Adverbs are words like now, then, today, tomorrow and carefully. An adverb modifies the meaning of a verb, an adjective or another adverb. Read the following sentences:
Alice smiled sweetly.
Those mangoes were very sweet.
He spoke quite loudly.
In sentence 1, the adverb quickly shows how (or in what manner) Alice smiled. It modifies the verb smiled.
In sentence 2, the adverb very says something about the sweetness of the mangoes. It modifies the adjective sweet.
In sentence 3, quite says something about the manner in which he spoke. It modifies the adverb loudly.
Note that adverbs standing at the beginning of sentences sometimes modify the whole sentence, rather than a particular word.
- Unfortunately no one was present there. (= It was unfortunate that no one was present there.)
- Probably I am mistaken. (= It is probable that I am mistaken.)
Kinds of adverbs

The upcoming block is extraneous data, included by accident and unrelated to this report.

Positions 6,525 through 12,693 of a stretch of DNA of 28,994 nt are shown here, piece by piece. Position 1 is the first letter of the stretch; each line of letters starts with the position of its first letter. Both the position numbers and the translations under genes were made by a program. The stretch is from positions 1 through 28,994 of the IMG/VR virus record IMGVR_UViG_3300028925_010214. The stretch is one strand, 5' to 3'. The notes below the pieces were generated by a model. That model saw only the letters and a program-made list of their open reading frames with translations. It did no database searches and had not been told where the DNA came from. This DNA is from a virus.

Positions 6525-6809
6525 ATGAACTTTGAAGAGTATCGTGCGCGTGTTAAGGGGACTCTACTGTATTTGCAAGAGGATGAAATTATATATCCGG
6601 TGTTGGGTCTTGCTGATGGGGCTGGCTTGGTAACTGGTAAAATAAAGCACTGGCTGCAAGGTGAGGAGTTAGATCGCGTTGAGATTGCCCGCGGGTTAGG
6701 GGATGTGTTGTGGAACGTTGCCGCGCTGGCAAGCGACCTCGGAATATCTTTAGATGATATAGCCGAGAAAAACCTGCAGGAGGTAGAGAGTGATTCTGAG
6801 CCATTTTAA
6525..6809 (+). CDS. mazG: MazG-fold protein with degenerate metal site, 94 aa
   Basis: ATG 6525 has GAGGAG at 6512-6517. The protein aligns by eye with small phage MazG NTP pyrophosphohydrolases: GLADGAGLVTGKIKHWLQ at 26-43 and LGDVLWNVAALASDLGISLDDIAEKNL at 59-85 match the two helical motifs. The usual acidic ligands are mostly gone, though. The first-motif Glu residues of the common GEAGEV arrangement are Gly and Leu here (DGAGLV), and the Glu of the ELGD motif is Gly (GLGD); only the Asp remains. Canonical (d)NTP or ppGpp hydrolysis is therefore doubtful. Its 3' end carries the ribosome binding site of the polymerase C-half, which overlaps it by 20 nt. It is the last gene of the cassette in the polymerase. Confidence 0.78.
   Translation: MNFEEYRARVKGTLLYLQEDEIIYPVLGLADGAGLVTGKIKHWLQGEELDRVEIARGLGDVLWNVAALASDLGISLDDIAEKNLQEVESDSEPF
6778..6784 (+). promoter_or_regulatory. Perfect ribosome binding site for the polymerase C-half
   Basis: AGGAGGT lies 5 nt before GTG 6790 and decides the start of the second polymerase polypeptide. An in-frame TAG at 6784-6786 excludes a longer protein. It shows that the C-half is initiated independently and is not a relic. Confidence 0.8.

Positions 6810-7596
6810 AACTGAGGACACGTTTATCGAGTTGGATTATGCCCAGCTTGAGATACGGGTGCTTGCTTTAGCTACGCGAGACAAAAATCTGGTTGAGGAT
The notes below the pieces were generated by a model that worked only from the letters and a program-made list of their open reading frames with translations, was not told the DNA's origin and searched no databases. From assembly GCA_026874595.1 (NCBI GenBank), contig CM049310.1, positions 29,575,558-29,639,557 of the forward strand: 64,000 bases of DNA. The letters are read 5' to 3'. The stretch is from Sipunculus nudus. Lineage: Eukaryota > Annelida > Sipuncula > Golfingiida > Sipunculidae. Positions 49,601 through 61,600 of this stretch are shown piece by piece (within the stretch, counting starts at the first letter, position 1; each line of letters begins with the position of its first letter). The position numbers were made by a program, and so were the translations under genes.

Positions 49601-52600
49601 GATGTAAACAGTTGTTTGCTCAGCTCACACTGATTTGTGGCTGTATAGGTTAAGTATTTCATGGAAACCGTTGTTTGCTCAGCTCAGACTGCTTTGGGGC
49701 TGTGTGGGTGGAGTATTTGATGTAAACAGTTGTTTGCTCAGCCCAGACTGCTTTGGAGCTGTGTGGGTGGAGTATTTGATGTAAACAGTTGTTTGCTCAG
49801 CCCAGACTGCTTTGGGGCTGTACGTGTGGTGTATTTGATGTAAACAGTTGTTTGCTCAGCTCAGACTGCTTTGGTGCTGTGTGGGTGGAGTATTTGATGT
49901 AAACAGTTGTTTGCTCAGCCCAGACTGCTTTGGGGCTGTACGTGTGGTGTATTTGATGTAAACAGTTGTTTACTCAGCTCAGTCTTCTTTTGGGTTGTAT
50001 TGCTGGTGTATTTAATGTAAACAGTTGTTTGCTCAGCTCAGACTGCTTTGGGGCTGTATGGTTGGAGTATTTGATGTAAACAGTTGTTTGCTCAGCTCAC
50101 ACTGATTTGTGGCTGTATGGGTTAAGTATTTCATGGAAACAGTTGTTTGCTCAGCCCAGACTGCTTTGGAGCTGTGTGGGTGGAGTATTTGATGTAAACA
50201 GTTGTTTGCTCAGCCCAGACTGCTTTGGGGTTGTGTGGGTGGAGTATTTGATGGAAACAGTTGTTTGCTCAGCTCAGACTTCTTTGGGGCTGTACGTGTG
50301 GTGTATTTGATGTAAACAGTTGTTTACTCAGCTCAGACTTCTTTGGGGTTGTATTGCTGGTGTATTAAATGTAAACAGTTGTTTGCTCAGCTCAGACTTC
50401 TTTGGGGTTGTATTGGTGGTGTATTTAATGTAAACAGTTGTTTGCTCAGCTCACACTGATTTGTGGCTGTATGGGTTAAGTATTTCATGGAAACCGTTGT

There are very many kinds of adverbs.
Adverbs of time
Adverbs of time answer the question ‘when’. Examples are: today, yesterday, now, before, daily, already, since, ago, never etc.
- I met him yesterday.
- His father died two years ago.
- I have seen him before.
- They have already come.
- We will have to start now.
Adverbs of frequency
Adverbs of frequency answer the question ‘how often’. Examples are: often, always, once, never, again, seldom, frequently etc.
- We seldom go out on Sundays.
- I have seen him only once.
- He called again this morning.
- We must always try to do our best.
Adverbs of place
Adverbs of place answer the question ‘where’. Examples are: here, there, up, down, everywhere, out, in etc.
- She sat down.
- He looked up.
- I searched for him everywhere.
- Come in.
Adverbs of manner
Adverbs of manner answer the question ‘how’ or ‘in what manner’. Note that this class includes nearly all those adverbs ending in -ly. Examples are:
quickly, carefully, sweetly, clearly, bravely, beautifully, well, fast etc.
- The soldiers fought bravely.
- This essay is well written.
- she walked slowly.
- The baby slept soundly.